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Emergency Preparedness and Response

Sample Emergency Plan: Stabilization and Salvage of Wet General Collection Materials

Stabilization and Salvage of Wet General Collection Materials

Wet general collection materials must be removed from storage areas as soon as [Insert your institution's Facilities Office] has declared the areas safe to work in. Removing wet material reduces the amount of moisture in the space and minimizes the risk of mold growth.

Two metal shelves lined with books covered in mold.The upper half of three books with mold at the top of all three spines.

1. Mold. DO NOT HANDLE MATERIALS THAT HAVE ANY SIGNS OF ACTIVE MOLD GROWTH. If active (moist, slimy, fuzzy) mold growth is evident, contact:

[Insert your institution's Division of Occupational Health and Safety's telephone/contact information]

If mold has been detected and you know that you are susceptible to potential mold-related health problems, do not work in the emergency area.

  • Active mold growth typically occurs in areas where relative humidity cannot be controlled within 48 hours, but can occur sooner depending on ambient conditions. Relative humidity over 70% for an extended period of time is likely to trigger growth. All active mold needs to be evaluated because molds that are potentially toxic cannot be identified by color. Both genus and species need to be known to correctly identify mold.
  • Inactive mold is dry and powdery. Guidance is available from the Heritage Preservation and/or Northeast Document Conservation Center (NEDCC). Do not run fans in an area where dry, powdery mold is present.

2. Removal of materials from affected areas.

  • Work in teams to remove materials carefully from shelves. If use of a ladder is necessary, be sure ladder is secure on dry matting and shoes are dry before stepping on ladder.
  • Use gloves to protect hands. Both nitrile and latex gloves are available in the emergency carts and other emergency supply areas.
  • Respirators should be available that filter up to 0.02 micron particles. A dust mask is not a respirator. If you are at risk for any potential health problems associated with mold, do not work in the emergency area.
  • Handle wet materials with care. Lift each soaked item firmly and carefully. For information on collection salvage, please see books and bound materials section and the printable instructions for salvage procedures.
  • Place items upright on book truck and secure with hand or bookend to prevent further distortion. Do not attempt to force a bookend under wet volumes.
  • Move items to the area that the preservation professional in charge of the recovery operation has identified for processing.

3. Discharge materials from online catalog.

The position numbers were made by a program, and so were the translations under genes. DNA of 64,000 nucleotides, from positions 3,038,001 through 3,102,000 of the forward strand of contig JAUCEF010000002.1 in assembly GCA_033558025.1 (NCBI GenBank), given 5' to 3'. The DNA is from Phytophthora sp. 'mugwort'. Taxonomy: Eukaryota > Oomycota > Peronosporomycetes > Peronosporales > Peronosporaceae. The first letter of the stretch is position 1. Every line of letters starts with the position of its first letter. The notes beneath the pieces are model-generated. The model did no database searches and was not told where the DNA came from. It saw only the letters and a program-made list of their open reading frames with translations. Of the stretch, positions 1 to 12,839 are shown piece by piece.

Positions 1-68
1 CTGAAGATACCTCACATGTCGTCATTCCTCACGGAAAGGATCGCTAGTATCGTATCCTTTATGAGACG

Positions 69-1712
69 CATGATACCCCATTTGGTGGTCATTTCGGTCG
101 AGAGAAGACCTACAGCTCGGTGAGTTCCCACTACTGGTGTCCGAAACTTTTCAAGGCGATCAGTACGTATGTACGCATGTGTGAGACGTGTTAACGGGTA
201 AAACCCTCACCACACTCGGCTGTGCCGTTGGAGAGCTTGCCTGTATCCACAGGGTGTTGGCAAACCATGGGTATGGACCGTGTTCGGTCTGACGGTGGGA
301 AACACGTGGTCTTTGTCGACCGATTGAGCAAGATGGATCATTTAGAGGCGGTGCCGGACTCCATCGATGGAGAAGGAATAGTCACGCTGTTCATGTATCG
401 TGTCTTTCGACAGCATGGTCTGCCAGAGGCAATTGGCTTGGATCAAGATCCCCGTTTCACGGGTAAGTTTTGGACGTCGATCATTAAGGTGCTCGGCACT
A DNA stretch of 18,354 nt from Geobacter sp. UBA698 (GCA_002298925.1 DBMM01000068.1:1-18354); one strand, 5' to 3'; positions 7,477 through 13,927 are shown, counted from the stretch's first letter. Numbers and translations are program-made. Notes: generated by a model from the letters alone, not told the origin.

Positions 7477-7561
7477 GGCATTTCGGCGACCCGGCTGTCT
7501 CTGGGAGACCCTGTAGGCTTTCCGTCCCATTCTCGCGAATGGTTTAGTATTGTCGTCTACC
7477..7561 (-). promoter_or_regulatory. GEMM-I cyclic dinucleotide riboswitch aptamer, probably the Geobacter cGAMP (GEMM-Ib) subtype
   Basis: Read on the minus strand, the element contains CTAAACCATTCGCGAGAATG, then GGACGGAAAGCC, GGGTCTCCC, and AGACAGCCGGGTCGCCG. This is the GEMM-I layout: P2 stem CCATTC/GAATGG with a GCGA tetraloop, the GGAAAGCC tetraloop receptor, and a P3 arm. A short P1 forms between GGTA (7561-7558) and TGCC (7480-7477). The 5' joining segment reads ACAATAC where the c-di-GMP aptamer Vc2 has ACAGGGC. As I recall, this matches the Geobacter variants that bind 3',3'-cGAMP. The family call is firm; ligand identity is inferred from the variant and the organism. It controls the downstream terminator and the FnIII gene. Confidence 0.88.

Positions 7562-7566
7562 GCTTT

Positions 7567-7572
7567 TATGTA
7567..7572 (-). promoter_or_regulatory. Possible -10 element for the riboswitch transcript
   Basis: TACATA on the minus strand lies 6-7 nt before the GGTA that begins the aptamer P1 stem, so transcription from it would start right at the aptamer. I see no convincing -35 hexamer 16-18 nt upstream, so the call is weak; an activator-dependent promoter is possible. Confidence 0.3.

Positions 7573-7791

• Charge out materials in the online catalog so that patron and staff will know they are not available for use while being dried or replaced.
  • If items have not been entered into the circulation system, write call numbers down on a note pad. For journals, also record volume and/or issue numbers and year/month of publication. Work in teams: one person reads the number; one person writes the number down. This helps reduce errors.

4. Salvage options.

  • Salvage actions depend on the type of material and the severity and extent of the emergency. Large quantities of wet general collection print materials will be frozen. Depending on the severity of the damage and the number of staff available to assist, a small number of wet items can be air-dried. Other materials may require special processing.

5. Air drying slightly wet General Collection books and journals.

6. Air drying materials made with coated paper.

7. Support for oversized bound volumes

8. Freezing.

[Insert location of your institution's onsite freezer if there is one. Have a list of local freezer companies available for Emergency Response Chief to contact.]

A large upright freezer is standing against a concrete block wall.  Ladders are stored to the left of the freezer.  Attached to the right freezer door are a temperature monitoring and control panel and a first aid kit.  In this picture, the temperature panel is not plugged in.  The freezer also has a key in a lock positioned on the right-hand side.

9. Packing wet books for freezing.

  • Assemble corrugated high-density polypropylene boxes available in [Insert location at your institution].

A man is packing a book into a plastic carton, which is sitting on its end.  He is stacking the books inside the bin with the spine edge facing the back of the bin. Freezer paper is between each book inside the bin.  Books waiting to be packed are sitting on the table by the bin.

  • Place container on its side and insert wet books (charged out to [Insert location]) spine down, interleaving with deli-wrap.
  • If there are not enough wet items to fill the container, use crumpled plain paper to fill the gap between the wet volumes and the side. Be sure to firmly support the end volume. Use a piece of corrugated board, found [Insert location at your institution] as an additional support if necessary to prevent further distortion.
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